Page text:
Practical Meditation Part 1: The Purpose and Benefits of Meditating

You know very well that you must do cardio to burn fat, reduce stress, improve blood circulation, and keep your heart healthy. You also know you must do strength training to build muscle that reduces fat, improves joint movements, and provides general strength. But have you ever considered that you must also exercise your mind?

Due to an increase in yoga popularity, the concept of meditation has become increasingly popular. People typically think of meditation as a way to relieve stress, feel calm and peaceful, and center themselves. Though this is accurate, meditation has a few more benefits that tend to be overlooked.

Meditation is a workout for the brain.

Just as weight training gradually strengthens your muscles, meditating gradually strengthens your brain. However, this does not mean that meditation literally builds and strengthens brain muscle. Your brain is an organ mostly composed of fat. When you meditate, you focus on your breath, which contains oxygen that your brain desperately needs to function properly. When you breathe during mediation, you take deep, long breaths at a consistent pace. These deep, long breaths provide mass quantities of delicious oxygen to your brain that is used to rebuild cells, clean out toxins, and communicate effectively with the rest of the body. This rebuilding session actually strengthens your brain and allows it to work better. Just as your body continues to burn fat hours after a weight training session, your mind continues to work better hours after a meditation session.

Meditation is a workout for the mind.

Your brain is an fatty organ that serves as the command center for your body. However, your mind is your consciousness – your awareness, perception, thoughts, and feelings. It is essentially the mechanism for how you experience life. Your mind has a subconscious component, which plays in the background without you noticing. Your subconscious is tucked deeper in your mind than your immediate thoughts and feelings. The most tangible manifestation of your subconscious occurs when you dream while sleeping. However, your subconscious plays a huge role (often a negative role) when you are awake; yet it can be difficult to access without practice. Your subconscious harbors thoughts and feelings that dictate your perception. In order to remove negative thoughts and feelings from your mind, you need to intentionally silence your consciousness so that your mind can access your subconscious thoughts and feelings (which is very different from dreaming). Meditation focuses your consciousness so that you can rebuild and clean your subconscious so that it works better. When your subconscious works better, you are happier, healthier, and live a more fulfilled life.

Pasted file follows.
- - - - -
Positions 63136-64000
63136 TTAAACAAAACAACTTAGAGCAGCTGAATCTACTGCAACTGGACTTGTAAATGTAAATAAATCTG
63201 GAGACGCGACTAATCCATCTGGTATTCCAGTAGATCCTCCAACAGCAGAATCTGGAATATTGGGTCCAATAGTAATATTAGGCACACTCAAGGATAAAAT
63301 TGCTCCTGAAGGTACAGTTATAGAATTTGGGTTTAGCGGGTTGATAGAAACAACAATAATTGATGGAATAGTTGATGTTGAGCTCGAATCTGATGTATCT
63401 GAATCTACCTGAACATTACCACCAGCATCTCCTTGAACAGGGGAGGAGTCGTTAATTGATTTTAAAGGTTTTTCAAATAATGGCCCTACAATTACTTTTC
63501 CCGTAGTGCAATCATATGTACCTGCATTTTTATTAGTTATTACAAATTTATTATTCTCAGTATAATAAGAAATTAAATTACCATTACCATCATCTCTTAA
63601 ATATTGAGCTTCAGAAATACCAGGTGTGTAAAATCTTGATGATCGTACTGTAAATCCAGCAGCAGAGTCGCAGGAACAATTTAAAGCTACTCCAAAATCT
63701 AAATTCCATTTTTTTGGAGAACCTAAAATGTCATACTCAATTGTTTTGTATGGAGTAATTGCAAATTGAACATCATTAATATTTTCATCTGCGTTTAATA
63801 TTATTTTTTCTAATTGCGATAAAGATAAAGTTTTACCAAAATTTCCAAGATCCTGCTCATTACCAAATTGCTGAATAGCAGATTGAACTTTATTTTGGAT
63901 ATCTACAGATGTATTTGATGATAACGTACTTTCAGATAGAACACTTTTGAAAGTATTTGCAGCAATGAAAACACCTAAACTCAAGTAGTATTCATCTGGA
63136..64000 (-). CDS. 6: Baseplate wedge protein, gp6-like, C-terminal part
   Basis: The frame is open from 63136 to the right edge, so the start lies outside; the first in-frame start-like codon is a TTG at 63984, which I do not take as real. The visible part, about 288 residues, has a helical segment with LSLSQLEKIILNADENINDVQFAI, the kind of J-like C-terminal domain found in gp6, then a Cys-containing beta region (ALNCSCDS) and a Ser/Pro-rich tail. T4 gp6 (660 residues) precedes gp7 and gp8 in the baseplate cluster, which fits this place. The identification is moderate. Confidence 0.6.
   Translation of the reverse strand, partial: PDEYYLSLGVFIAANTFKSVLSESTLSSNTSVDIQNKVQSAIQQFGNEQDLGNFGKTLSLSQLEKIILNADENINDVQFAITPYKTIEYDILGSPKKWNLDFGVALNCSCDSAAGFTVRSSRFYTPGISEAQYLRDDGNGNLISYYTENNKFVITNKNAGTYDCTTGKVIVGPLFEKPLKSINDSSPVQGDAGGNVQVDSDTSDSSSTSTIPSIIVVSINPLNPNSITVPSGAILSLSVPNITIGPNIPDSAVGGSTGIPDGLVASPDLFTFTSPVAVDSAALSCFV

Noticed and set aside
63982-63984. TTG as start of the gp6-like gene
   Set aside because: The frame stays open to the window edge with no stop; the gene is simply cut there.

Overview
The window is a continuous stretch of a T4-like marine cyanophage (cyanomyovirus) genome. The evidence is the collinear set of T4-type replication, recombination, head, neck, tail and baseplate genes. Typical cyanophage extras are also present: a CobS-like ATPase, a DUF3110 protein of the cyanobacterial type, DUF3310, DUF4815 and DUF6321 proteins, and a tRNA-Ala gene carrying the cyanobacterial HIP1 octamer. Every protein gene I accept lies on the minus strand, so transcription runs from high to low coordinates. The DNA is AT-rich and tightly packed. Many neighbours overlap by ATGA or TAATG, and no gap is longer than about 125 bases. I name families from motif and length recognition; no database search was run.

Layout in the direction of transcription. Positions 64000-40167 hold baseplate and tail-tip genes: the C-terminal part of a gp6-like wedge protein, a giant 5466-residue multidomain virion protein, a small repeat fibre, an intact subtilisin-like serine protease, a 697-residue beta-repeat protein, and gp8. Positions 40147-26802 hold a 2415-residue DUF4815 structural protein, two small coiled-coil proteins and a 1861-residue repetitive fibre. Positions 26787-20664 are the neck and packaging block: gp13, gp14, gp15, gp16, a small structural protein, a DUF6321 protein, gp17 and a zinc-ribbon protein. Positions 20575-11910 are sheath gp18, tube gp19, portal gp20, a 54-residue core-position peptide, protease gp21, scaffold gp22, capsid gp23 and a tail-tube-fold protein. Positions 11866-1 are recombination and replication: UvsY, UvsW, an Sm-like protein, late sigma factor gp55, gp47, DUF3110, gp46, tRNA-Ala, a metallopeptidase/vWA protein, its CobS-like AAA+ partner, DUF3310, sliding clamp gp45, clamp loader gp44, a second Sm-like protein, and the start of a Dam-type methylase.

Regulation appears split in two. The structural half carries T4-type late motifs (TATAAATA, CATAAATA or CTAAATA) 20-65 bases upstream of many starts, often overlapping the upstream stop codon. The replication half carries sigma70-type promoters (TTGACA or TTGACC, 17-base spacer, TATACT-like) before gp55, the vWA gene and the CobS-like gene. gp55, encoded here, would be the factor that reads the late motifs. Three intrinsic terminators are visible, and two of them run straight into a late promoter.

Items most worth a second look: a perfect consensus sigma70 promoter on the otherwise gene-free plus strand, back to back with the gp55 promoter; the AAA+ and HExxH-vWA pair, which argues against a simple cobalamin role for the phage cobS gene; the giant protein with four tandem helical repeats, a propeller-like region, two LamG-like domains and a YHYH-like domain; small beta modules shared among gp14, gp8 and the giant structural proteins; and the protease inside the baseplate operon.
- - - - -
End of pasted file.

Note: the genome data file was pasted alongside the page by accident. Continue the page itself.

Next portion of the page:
Meditation is a workout routine.

You know that exercising once per month will not keep your body in good shape. You may feel great after that one workout, but you surely will not build endurance or strength over the long-term. Instead, you must develop the habit of exercising regularly throughout each week and incorporating physical activity in your daily life. Likewise, meditating once per month will not keep your mind in good shape. You may feel great after a 10-minute meditation session, but it is the habit of meditating regularly that will build and sustain a healthy mind. You must incorporate meditation into your health routine. This does not mean you must tack on an extra hour for meditation each day. It is much more simple and low-maintenance than that. Instead, you must dedicate 10 minutes a couple times each week – just 10 minutes! That is all. Surely you can find 10 minutes in one of the seven days to workout your brain and mind. Start there. When you reliably meditate one day each week for 10 minutes, then you can add another day. Just as you must gradually increase weight to build strength and distance to gain endurance, you must gradually increase meditations to strengthen your brain and mind.


Read this article a few times in order to fully digest it. Contemplate the analogies and determine whether mediation makes sense to you. If the concept of meditation does not make sense, do not worry. Oftentimes with abstract concepts, we must experience and practice them in order to fully understand. But do not discount meditation. Typically, we dismiss something new simply because we do not understand it, not because it is inherently unreasonable. Take some time to think about meditation and consider the benefits it can bring to your life.

(photo credit: crdotx via photopin cc)


  1. Megan Stroh says:

    Great info, thanks for sharing Rachael! I like the statement “your subconscious harbors thoughts and feelings that dictate your perception”. So true!

    • Rachael says:

      Sure is, Megan! That is why we must work on our minds in order to create positive change in our lives. Thanks for contributing!

Leave a Reply

Your email address will not be published. Required fields are marked *

This site uses Akismet to reduce spam. Learn how your comment data is processed.